1995. 1994). Each tested architecture had an input layer with 8 independent estimators (5 composite macroclimatic estimators. 1996). The total data set used for model development was unbalanced. the second was used to check for overfitting (see e. are not suitable estimators for this research because they relate to a finer spatial scale. The first set was used for the finding of the NN parameters. The initial data set of 253447 pixels was split into three approximately even-sized sets (training. . the architecture of the final model illustrates the complexity of correlation between vegetation and climate in the real space. 2). 1998). performed in a separate control analysis. the model returns nine probabilities for each pixel. but a number of hidden layers (1–2) and its neurons (5–40) varied. O. are presented in Tab. If two or more forest types have equal frequency. a number of NN architectures was tested. verification and test set).g.g. with each pixel being finally classified into that forest type that is most frequent in ten independent classifications. A further increase in NN architecture complexity did not yield significant model improvement in a reasonable model training time. LAWRENCE. 1995 or PATTERSON. such as topographic solar irradiation (DUBAYAH & RICH. 1997). northness. The class with largest probability is used for the classification of the given pixel into the forest type. et al.e. or exposure to wind (ANTONI] & LEGOVI]. 2. Thus. All of NNs classify major forest types with a correctness between 78 % and 79 % in total. and the third contained fully independent data used for the testing of different NNs and for the evaluation of a final model.6 Antoni}.. The prediction model was derived using the feedforward NN with multilayer perceptrons (MLP) which is appropriate for classification problems (see e. soil moisture potential and snow accumulation potential (e. The NN architecture finally chosen had two hidden layers with 25 neurons. During the preliminary research. RESULTS AND DISCUSSION The NN model originally calculates the probability of incidence of each forest type for a given set of input values. Due to this fact. 1999). The use of a balanced data set. think that more precise DEM-based topoclimatic variables (see ANTONI].: Spatial distribution of major forest types in Croatia . Classification results for ten NNs. Data analysis Vegetation and climatic spatial distributions were overlaid and sampled for the final data matrix within the frame of a raster geographic information system (GIS). The logistic function was used as the activation function. did not significantly improve model reliability. ANTONI]. BROWN. the final model combines the results of these ten NNs. the selection between them is done randomly. 1996 for review). BISHOP. i. independently initialised and trained by thousand epochs. Classification correctness for particular vegetation classes varies for different NNs (Tab.. a particular forest type was represented with a different number of cases (pixels) according to its proportion in vegetation cover. However.g. eastness and terrain slope) and an output layer with 9 vegetation classes.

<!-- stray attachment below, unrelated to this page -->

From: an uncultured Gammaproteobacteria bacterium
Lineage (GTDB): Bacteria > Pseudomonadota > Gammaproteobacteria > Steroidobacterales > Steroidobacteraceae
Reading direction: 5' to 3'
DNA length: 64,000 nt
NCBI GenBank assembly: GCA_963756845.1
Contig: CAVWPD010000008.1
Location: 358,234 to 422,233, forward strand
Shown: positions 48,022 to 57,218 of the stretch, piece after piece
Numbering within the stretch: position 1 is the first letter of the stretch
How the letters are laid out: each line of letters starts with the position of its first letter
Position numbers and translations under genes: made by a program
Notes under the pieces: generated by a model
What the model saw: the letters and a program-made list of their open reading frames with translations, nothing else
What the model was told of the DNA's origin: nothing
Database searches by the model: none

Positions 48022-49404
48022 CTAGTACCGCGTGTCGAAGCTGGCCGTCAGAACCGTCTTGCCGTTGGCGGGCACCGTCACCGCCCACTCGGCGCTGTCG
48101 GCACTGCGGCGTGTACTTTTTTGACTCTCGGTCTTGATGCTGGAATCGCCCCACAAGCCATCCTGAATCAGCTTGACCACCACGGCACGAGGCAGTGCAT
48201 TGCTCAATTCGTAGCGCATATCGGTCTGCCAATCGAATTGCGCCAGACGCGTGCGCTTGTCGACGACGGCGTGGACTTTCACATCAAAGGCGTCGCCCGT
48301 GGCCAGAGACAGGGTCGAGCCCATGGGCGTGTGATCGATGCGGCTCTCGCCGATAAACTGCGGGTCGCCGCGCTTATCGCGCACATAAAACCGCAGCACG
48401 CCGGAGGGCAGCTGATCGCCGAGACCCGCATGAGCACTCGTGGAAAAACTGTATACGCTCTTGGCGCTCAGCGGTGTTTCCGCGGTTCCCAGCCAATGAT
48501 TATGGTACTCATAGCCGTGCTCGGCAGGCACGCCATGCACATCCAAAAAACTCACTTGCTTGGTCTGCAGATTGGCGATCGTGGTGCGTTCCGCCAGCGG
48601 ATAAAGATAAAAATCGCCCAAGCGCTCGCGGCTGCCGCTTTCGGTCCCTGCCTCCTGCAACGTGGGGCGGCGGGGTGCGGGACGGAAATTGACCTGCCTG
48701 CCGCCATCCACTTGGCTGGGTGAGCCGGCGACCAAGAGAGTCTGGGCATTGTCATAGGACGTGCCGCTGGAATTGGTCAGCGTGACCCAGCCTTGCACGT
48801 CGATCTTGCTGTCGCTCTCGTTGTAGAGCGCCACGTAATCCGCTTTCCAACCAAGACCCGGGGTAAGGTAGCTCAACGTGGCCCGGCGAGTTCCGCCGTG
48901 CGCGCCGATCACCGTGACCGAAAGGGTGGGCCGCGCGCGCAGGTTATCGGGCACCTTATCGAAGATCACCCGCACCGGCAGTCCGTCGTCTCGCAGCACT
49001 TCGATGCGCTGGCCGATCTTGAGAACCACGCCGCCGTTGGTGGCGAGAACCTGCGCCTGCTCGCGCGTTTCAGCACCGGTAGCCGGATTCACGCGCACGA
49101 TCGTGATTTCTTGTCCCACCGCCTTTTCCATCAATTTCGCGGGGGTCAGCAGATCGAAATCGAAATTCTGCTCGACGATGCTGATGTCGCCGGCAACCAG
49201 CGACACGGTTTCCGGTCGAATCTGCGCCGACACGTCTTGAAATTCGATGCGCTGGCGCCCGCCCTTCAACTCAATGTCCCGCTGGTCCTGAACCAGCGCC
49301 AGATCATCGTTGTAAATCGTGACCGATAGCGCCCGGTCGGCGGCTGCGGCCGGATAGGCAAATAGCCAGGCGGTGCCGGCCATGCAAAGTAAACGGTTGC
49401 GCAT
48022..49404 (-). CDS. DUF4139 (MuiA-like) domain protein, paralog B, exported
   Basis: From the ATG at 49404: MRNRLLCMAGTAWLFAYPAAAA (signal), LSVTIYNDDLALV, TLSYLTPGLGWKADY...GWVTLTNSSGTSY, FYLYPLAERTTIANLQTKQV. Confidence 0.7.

2 91.5 35. The scheme of spatial arrangement of adjacent forest types arising from the original map of TRINAJSTI] et al.7 7 94.1 64.0 93. Classification correctness for ten independent NNs.4 9 94.6 The final model has a total classification correctness of 79. Vol.3 46.4 92. aiming at the construction of a potential spatial distribution of nine major forest types (Fig.3 78. Types 3.7 91.2 62. forest type NN 1 NN 2 NN 3 NN 4 NN 5 NN 6 NN 7 NN 8 NN 9 NN 10 1 88.1 87.7 2 63.2 86.7 96. 1977.3 48.7 3 77.5 83.0 51.4 59.9 83.6 87.0 38. it could be assigned the value 'fair') between the observed and modelled pixels for type 5 (subalpine deciduous and coniferous forests. 1992) of 0. (1992).2 90.9 87. Moreover. Numbers of types follow Tab.2 50. All values are in percentages.7 89. Arrows indicate the existence of spatial contact between types.6 91.6 88. 1977). A lower agreement (according to LANDIS & KOCH.2 90.6 36.6 94.9 85.8 90.0 61. . 3).0 6 34.4 4 92.1 78.1 90.9 90. 3) could be explained by the hypothesis that the incidence of this type in Croatia.8 48.7 90. 2) is 96.7 24.6 89.8 61.8 % (see also Fig. 2000 7 Tab.6 37.3 64.5 78.1 90. 3 for detailed classification results).75 (see Tab.9 82. Tab.6 84. which frequently occupies the ridges of the Fig. 9(1). 5 and 6 belong to the complex of beech forests (monodominant or mixed).Nat.6 82.2 35.5 39.3 78. 2. 1.6 78. These results suggest: 1) a strong correlation between macroclimate and the spatial distribution of main forest types in Croatia and 2) high model accuracy. 4).2 30.7 30.6 90.3 62.4 35.3 81.8 90. However.9 89.9 51.5 87. 1. the spatial pattern of misclassified pixels is clearly non-random (Fig.1 39.2 65.3 91. Croat. Numbers of forest types follow Tab.4 8 52.5 27.5 77.7 79.7 55.6 78.6 82.2 77.9 41.7 58.5 80.6 78.5 94.9 92.6 90.4 54.3 25.0 27. 2. The final model was applied to the entire land area of the Republic of Croatia.3 93.1 91.8 87.2 92. 4.5 % and overall Kappa statistics (MONSERUD & LEEMANS.4 5 34.0 total 79. the total portion of correctly classified pixels together with pixels misclassified to the adjacent forest type (Fig.4 16.3 90. Consequently.7 21. which suggests the additional influence of topoclimatic factors. 3).1 40.1 91. the total agreement between observed and modelled forest types could be characterised as 'very good' (LANDIS & KOCH.9 61.